We are aware to varying degrees and will admit if we are the least bit honest, that we resist changing our minds. We seek information that bolsters what we already believe, we mock or get angry with those who challenge our beliefs and though we claim we employ facts while our opponents employ BS, “facts” that go counter to our beliefs are usually minimized, disparaged or ignored.
This is all perfectly normal and ubiquitous, even among scientists who are supposed to have solved the problem by the scientific method. They have not solved the problem, but they have at least thrown up a red flag in recognition that the problem is out there and is not going to go away. I think it’s kind of a miracle when we ever change our mind and miracles, by definition, are rare.
The following is scientists’ comments on, and examples of, confirmation bias (1)
Francis Bacon (1620-1939)
The human understanding when it has once adopted an opinion (either as being the received opinion or as being agreeable to itself) draws all things else to support and agree with it. And though there be a greater number and weight of instances to be found on the other side, yet these it either neglects and despises, or else by some distinction sets aside and rejects; in order that by this great and pernicious predetermination the authority of its former conclusions may remain inviolate.”
Antoine Lavoisier, father of modern chemistry and a scientific bigwig in his time, said it was not possible for meteors to fall from the sky because there are no stones in the sky. Although witnesses had seen stones fall from the sky, Lavoisier was the expert, so the silly meteorites they had been collecting were thrown out, except for one that was too heavy to move. It would be fifty years before this subject was re-examined.
When the Wright Brothers built their flying machine-and FLEW the darn thing-the U.S Army, the New York Herald, and Scientific American accused them of perpetrating a hoax. John Hopkins experts called the idea of powered human flight “absurd.”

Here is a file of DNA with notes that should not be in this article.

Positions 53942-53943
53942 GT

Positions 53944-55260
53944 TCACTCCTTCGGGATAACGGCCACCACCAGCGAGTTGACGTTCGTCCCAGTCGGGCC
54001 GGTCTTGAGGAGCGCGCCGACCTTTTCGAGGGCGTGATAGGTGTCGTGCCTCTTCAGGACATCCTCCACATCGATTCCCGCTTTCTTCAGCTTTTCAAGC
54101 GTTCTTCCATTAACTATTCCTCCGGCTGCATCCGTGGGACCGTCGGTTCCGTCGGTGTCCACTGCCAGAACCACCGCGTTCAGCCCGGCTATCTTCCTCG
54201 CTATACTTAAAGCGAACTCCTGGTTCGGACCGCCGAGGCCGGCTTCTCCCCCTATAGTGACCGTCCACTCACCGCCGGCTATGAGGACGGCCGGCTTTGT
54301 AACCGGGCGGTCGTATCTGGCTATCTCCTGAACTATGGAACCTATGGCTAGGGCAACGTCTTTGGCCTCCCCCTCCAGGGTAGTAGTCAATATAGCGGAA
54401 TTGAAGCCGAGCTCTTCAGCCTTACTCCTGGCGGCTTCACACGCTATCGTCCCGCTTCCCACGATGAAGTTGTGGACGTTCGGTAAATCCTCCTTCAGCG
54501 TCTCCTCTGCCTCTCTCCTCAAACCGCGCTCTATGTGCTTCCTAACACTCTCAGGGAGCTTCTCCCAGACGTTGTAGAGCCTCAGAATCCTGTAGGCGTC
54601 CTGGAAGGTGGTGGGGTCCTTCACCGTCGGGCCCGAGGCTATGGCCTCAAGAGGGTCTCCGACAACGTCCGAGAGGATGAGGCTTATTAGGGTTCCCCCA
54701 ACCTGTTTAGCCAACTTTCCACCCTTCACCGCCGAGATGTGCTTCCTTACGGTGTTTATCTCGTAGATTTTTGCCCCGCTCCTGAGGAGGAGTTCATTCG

Thomas Edison claimed he had a light filament that glowed and invited scientists to come see. They refused, but the public came. After the demonstration scientists “debunked” the whole idea:
“Edison’s claims are ‘so manifestly absurd as to indicate a positive want of knowledge of the electric circuit and the principles governing the construction and operation of electrical machines.'”-Edwin Weston, specialist in arc lighting
“Such startling announcements as these should be deprecated as being unworthy of science and mischievous to its true progress.” -Sir William Siemens, England’s most distinguished engineer
“The Sorcerer of Menlo Park appears not to be acquainted with the subtleties of the electrical sciences. Mr. Edison takes us backwards. One must have lost all recollection of American hoaxes to accept such claims.” -Professor Du Moncel
Edison gave as good as he got and when rival Nicolai Tesla came up with alternating current he said, “Fooling around with alternating current in just a waste of time. Nobody will use it, ever.”
The inventor of television was reviled as a “swindler,” the inventor of X-rays was pushing “an elaborate hoax,” and Louis Pasteur’s germ theory was “a ridiculous fiction.”
Confirmation bias: ubiquitous, powerful and perfectly normal. As John Kenneth Galbraith said, “Faced with the choice between changing one’s mind and proving that there is no need to do so, almost everyone gets busy on the proof.”
(1) Richard Milton, Alternative Science: Challenging the Myths of the Scientific Establishment, 1996, Park Street Press